Pierre Sauvage’s holiday table is dressed in British Christmas colors and tableware designed specifically for the occasion.

8 Top Design Talents Share Their Secrets for Setting a Festive Holiday Table

Pierre Sauvage, Alfredo Paredes, Kim Seybert, and Bronson van Wyck talk to Galerie about creating gorgeous seasonal table settings this year

We all know a few amazing individuals who turn dinner into an event. With a magical centerpiece and artful tablescape, the setting can be just as remarkable as the meal. While most will be welcoming a smaller list of a guests for holiday meals this year, all agree that creating a spectacular spread filled with special plates and shimmering flatware, overflowing goblets of jammy wines, and a garland of wintery splendor is just the thing to brighten everyone’s holiday spirits.

Below, some of the design world’s top talents and those revered around the globe for their chic collections of tableware share photos from their own seasonal get-togethers and their suggestions for creating the perfect atmosphere.

A New Year’s Eve tablesetting from La Tuile à Loup founder Eric Goujou. Photo: Courtesy of La Tuile à Loup

1. Eric Goujou, La Tuile à Loup

“My idea was to create an understated sophistication. It matters to me to put my core values on the table. I chose a Maison D. Porthault white-and-gold 100-percent flax linen tablecloth with matching napkins. In France we believe mistletoe brings good luck, so I needed that in my centerpiece, which also has anemones that are in season this time of year. My vintage Murano glasses accentuates the sophistication. My marbleware dinner service from La Tuile à Loup in yellow and black and the simplicity of the Art Deco sterling silverware from Christofle keep the table unfussy but precious. I served a foie gras micuit with a mango chutney, a truffle risotto, a cheese course with a green salad then a pineapple soufflé and ice cream. Of course, we had champagne throughout the evening.”

Designer Alfredo Paredes created this celebratory dinner in his East Village apartment. Photo: Courtesy of Alfredo Paredes

2. Alfredo Paredes, designer

“We wanted to create a warm and intimate atmosphere where people would be able to engage freely with the guest of honor, Pulitzer Prize–winning writer Andrew Sean Greer, and with each other. To create a festive holiday atmosphere, we had plenty of candles, flowers, and a large Christmas tree. The menu, too—chicken pot pie, kale salad, sticky toffy pudding—was chosen to create a happy holiday vibe that would feel celebratory and not too serious. We set the table with dishes from Royal Copenhagen, chargers from Match, crystal glasses from Ralph Lauren Home, and silver flatware from George Jensen. In the center of the table we had four Faux Bois candelabras which created a feeling of intimacy among the guests, but which are not so high as to not block one side of the table from the other to encourage group conversation when possible.”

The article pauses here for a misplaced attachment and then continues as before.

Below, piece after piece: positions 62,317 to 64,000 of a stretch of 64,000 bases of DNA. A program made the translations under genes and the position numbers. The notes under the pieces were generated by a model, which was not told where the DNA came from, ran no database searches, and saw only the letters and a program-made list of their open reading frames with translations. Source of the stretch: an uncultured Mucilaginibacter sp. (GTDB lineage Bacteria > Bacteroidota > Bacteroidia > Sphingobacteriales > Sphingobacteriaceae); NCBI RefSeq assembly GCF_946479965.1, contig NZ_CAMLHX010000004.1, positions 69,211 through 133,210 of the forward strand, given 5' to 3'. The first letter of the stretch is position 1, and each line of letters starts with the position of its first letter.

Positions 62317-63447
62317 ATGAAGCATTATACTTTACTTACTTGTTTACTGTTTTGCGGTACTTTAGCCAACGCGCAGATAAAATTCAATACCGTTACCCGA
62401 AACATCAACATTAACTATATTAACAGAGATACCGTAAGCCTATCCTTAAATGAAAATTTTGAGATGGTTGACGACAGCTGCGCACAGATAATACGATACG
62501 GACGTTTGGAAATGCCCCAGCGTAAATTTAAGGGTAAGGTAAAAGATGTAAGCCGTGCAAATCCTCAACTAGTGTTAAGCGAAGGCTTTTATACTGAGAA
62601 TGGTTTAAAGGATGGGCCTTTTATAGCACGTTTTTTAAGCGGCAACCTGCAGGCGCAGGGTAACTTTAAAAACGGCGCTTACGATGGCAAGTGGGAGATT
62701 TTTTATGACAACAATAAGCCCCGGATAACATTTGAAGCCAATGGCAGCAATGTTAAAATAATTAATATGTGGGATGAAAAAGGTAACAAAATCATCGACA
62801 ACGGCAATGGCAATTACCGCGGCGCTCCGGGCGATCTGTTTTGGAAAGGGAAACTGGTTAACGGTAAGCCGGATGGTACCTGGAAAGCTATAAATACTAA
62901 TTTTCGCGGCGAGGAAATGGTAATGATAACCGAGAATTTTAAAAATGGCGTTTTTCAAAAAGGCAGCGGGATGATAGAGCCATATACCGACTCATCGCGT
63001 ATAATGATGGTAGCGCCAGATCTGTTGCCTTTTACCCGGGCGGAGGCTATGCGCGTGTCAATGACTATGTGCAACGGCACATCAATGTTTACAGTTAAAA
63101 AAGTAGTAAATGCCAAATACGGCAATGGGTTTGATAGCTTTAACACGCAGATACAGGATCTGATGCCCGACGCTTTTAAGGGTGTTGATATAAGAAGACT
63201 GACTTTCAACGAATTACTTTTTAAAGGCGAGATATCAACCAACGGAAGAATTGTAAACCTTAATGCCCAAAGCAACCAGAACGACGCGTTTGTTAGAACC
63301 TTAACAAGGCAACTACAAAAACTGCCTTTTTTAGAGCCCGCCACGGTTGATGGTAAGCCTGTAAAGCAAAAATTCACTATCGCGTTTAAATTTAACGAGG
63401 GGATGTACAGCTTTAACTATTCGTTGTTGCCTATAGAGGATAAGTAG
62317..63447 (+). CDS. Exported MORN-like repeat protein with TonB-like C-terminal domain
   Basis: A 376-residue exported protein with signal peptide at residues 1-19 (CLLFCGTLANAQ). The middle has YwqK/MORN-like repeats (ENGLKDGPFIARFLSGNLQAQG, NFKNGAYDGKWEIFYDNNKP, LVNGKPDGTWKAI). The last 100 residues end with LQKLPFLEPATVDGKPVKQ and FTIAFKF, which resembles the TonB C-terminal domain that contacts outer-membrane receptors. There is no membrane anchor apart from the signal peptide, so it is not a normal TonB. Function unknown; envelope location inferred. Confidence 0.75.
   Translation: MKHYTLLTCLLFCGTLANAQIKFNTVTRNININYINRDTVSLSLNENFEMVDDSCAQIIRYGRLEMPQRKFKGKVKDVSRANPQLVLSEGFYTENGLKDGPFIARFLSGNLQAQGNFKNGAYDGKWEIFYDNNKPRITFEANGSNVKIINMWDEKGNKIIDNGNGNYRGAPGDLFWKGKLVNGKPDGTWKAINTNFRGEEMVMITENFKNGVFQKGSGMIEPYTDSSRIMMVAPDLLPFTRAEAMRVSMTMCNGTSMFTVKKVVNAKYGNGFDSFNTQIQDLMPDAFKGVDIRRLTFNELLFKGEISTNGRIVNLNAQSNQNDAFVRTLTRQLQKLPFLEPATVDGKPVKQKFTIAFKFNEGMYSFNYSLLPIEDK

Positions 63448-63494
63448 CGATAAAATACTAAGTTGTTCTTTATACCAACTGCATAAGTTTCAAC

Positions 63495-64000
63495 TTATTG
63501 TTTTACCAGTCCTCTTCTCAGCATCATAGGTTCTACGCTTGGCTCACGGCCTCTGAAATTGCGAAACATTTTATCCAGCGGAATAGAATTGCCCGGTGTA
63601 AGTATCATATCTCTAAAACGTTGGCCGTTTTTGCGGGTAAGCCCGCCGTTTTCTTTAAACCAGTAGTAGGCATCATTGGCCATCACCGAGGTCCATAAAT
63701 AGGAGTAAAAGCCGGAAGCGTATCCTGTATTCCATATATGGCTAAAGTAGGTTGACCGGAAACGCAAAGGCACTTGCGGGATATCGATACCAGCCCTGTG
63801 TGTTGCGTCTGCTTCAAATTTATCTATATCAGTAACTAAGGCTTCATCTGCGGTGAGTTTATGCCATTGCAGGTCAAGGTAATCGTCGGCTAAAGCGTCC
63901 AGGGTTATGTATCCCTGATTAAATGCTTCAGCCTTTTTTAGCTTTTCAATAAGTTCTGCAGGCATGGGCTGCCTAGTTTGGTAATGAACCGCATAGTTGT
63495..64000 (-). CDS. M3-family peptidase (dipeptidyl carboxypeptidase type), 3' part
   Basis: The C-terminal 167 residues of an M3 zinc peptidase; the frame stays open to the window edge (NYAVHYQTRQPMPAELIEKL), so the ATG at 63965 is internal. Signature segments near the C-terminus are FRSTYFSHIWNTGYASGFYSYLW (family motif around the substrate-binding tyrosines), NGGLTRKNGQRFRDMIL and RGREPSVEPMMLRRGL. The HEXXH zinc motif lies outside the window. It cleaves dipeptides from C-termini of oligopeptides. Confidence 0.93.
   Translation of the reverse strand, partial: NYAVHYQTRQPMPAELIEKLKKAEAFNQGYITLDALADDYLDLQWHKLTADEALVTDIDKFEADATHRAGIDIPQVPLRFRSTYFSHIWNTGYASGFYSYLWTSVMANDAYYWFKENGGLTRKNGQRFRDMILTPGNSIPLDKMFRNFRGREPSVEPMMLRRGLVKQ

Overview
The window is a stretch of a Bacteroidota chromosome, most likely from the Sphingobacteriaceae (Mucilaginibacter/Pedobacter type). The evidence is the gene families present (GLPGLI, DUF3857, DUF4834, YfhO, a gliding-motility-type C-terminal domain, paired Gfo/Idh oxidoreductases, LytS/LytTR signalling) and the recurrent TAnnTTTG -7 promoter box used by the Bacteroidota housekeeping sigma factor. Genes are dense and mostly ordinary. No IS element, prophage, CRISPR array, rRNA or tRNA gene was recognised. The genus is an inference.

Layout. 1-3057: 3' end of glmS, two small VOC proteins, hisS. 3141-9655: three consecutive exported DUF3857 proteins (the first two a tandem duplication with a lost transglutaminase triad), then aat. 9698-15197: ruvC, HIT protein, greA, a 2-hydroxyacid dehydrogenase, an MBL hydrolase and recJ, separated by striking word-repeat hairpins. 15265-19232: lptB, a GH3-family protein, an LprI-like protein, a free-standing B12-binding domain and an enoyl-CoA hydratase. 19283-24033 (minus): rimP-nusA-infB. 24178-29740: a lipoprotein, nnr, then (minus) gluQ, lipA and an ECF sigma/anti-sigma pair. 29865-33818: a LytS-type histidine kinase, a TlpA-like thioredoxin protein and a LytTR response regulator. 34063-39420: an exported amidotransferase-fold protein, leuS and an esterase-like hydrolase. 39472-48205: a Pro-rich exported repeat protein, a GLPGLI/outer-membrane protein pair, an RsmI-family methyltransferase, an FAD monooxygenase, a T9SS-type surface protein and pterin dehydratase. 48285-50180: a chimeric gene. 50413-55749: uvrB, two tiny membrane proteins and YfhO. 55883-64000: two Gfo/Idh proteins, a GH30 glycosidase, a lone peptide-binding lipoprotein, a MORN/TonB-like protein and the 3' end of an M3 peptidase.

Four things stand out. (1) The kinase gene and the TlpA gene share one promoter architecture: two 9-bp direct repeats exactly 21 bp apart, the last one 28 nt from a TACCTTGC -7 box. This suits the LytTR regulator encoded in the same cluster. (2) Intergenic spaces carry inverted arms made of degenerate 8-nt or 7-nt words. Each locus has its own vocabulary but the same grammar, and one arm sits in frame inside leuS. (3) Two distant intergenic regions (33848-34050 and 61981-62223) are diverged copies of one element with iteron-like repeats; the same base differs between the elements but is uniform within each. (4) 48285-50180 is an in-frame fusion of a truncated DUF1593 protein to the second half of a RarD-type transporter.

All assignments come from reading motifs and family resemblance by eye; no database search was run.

Elizabeth Lake’s holiday table combined seasonal fruits and flowers and the Australia-based purveyor’s artfully embroidered textiles. Photo: Kristen Kilpatrick Photography

3. Elizabeth Lake, tableware designer

“I wanted to create an intimate setting that felt feminine, festive, and maybe a little bit fancy. We layered floral on floral on floral, but did so in a way that would still feel clean and not too overdone. Red and pink is forever a favorite color combination—it makes a statement for literally any holiday or get together. I love to incorporate potted plants and florals on the table—for the centerpiece, I chose these beautiful red ranunculus, which were arranged in small vases. The pomegranates and sugared cranberries were scattered for a festive, seasonal touch. We started with our floral Matisse linens, which are inspired by some of my favorite abstract cutouts from Matisse’s 1953 work Large Decoration with Masks. All of our linens are crafted by hand in Portugal, and I loved translating these floral forms in the context of traditional appliqué and hand embroidery. I had the tablecloth made from a beautiful Indian blockprint-inspired fabric from Schumacher. For dinnerware, I paired Aerin x Williams Sonoma scalloped plates with my pink Herend pattern, Chinese Bouquet. I’ve also just designed these wonderful little candle holders (that double as small vases) in collaboration with Laguna B in Venice. There’s nothing better than a warm glow at the dinner table.”

Tamam cofounder Clare Louise Frost combined an international selection of patterns and heirloom pieces for a spirited holiday gathering. Photo: Courtesy of Tamam

4. Clare Louise Frost, Tamam

“My menus and my table decor are expressions of me—people and places I love and miss and things collected along the way, be they recipes, ceramics, or heirlooms. The tablecloth is a vintage Soviet-era roses printed cotton, made in Russia for the Uzbek market. I think there’s always a place for flowers on any table. Flowers are life and joy and go with everything. The dark ground of this one sets a romantic mood, too. I always need a little bit of Elizabeth Hewitt, my Tamam partner, at the table, since we live ten hours on a plane away from each other, so these napkins are from her company, Tulu Textiles, in the Bixby block print. The plates are Tamam’s new Zahra style, which is inspired by a 17th-century Ottoman Iznik ceramic design, that are hand-painted in Turkey by master ceramicists. The mix of silverware is from various family members. No table is complete without the ancestors. No table is complete without a mix of older and newer.”